Notre Dame feels its championship foundation is in place

Notre Dame feels its championship foundation is in place
January 2, 2014, 6:15 pm
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The way Notre Dame coach Brian Kelly sees it, his team was a lot closer to contending for a BCS Bowl than its eight-win regular season would've indicated. And 2012's 12-0 regular season record just as easily could've swung to an eight-win year labeled as a disappointment.

But in four years, Notre Dame's win totals have been eight, eight, 12 and nine. That's not the consistency Kelly wants, though he feels the Irish are on the verge of stringing together 10 or more wins every year from here on out. 

"We're very close to being able to put double-digit wins each year," Kelly said prior to the Pinstripe Bowl at Yankee Stadium. "And that's really the goal, in terms of getting your program to double-digit wins and competing for BCS opportunities. That's where we need to be. We're close, we're not there consistently yet. Certainly the record is what it is."

Players point to defined roles and expectations as being the key there. Bringing in talent-rich recruiting classes then feeds and grows the program.

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Once a player enters the system, the expectation is set. Outgoing linebacker Dan Fox said — using freshman linebacker Jaylon Smith as an example — that's the reason why he's so optimistic about Notre Dame's future.

"He just keeps getting better, then there'll be another younger guy that comes in and Jaylon will show him, then Jaylon will leave and it continues," Fox said. "That's why, I think, the coaches are so successful here."

The goal for Notre Dame will change this coming fall, when making the four-team playoff replaces vying for a BCS Championship berth. The allure of prestigious bowls — most likely the Orange Bowl for Notre Dame — will remain a nice enough backup plan.

But in one sense, those are narrow goals. In a broader sense, the goal for Notre Dame is to be in the championship discussion every year. Its not there yet and won't be until the team can prove 2012 wasn't an aberration.

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That's where, though, Notre Dame might not see 2013 as significantly different from 2012.

"Sometimes I look at the games and they made one or two more plays than we did, games that we lost," Fox said. "Those one or two plays that can change a game, you never really know when they are. It could be a little inch here or there, but there's inches all over the field and they add up."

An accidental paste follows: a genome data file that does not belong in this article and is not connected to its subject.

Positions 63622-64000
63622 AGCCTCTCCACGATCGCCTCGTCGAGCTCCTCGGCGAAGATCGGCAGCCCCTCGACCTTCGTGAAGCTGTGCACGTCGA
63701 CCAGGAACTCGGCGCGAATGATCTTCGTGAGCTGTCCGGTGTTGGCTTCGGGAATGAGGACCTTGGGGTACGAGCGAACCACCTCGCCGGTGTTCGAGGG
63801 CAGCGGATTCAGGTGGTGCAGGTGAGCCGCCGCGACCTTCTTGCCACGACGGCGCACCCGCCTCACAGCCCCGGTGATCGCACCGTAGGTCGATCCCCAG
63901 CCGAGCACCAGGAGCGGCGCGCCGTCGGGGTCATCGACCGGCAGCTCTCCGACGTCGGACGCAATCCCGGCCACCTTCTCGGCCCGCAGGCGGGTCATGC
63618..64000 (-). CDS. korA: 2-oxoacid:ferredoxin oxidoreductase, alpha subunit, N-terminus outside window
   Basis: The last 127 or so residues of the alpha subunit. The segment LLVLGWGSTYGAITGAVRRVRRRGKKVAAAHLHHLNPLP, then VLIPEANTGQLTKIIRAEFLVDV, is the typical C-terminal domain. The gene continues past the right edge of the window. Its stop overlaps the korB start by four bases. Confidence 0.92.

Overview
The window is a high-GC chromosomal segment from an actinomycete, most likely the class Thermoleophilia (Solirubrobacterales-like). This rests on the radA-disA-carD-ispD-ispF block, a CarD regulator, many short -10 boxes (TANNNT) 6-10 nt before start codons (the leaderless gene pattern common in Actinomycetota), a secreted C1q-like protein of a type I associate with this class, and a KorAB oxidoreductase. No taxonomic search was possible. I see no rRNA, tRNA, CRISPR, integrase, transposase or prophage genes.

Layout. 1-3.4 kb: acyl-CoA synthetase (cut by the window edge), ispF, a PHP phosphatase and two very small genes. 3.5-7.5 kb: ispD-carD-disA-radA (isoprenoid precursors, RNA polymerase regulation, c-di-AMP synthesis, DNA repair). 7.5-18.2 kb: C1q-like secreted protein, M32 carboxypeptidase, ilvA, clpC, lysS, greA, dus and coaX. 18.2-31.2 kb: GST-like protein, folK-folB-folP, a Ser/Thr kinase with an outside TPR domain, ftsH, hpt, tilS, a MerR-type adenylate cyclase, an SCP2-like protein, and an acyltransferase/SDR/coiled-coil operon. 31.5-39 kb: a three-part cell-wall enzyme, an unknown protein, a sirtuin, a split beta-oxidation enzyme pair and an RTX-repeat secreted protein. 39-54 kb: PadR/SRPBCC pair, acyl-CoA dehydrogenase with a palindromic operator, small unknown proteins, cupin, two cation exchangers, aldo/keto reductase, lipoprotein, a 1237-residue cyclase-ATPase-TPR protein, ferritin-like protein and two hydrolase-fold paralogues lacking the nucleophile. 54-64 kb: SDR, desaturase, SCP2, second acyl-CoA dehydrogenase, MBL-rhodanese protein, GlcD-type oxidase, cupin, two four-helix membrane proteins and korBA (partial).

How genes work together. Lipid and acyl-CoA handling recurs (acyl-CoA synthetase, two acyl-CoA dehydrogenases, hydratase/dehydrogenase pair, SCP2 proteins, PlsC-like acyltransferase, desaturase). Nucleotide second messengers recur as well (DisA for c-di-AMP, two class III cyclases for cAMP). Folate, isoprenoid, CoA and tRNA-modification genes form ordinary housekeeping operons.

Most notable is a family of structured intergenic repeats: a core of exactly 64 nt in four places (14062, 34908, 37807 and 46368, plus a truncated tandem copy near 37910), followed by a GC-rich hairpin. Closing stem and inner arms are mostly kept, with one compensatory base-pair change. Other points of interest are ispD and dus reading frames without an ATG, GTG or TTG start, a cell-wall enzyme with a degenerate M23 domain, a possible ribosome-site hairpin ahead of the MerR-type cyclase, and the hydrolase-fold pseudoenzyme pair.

In 2012, just about every one of those plays swung Notre Dame's way. Manti Te'o's elite ball skills, Everett Golson's arm strength and Theo Riddick's tough running contributed a lot to it — and none of those players were around in 2013. 

The Irish defense didn't make enough plays against Michigan, and the offense wasn't good enough to win a shootout. Two early turnovers doomed Notre Dame against Oklahoma. A pair of Tommy Rees interceptions, coupled with an inexplicable lack of focus on a fumble, crushed the Irish at Pitt. A valiant defensive effort wasn't good enough as the Irish offense struggled against Stanford's stout defense.

"A good year that could have been a great year," Kelly summed up after Notre Dame's Pinstripe Bowl win over Rutgers. "It's not enough for us. 9‑4 is a good year for Notre Dame. It's not what we sign up for every year. We wanted a little bit more out of this year."

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But that Notre Dame is in the position where a few plays can swing a season is viewed as a good thing within the program. Still, Notre Dame isn't Alabama, which routinely blows out opponents and requires extraordinary efforts to beat in the regular season. Those mid-2000s USC teams weren't a few plays away from being eight-win teams.

That's where Notre Dame wants to be — a level at which it takes a virtuoso performance from a Heisman Trophy winner or a walk-off touchdown on a missed field goal to beat them. It's rare for a program to reach those heights in just a few seasons — so getting the foundation in place is the first step.

And there are worse bedrocks on which to be than being a few plays away from championship contention, if that's where Notre Dame sees itself.

"I think the foundation's set where we know how to win games and we know what makes a great team and what makes a good team," Rees said. "You can never really think about one thing, but there are certain plays that if you make them, it'll change the whole outcome of your year.

"You look at our season last year, we were a few plays away from being 8-4 and we were 12-0. That's something the coaches have talked to us about our entire careers here. Coach Kelly, his staff has done a great job putting it in place what it takes to be great, and the guys have bought into that and understand that."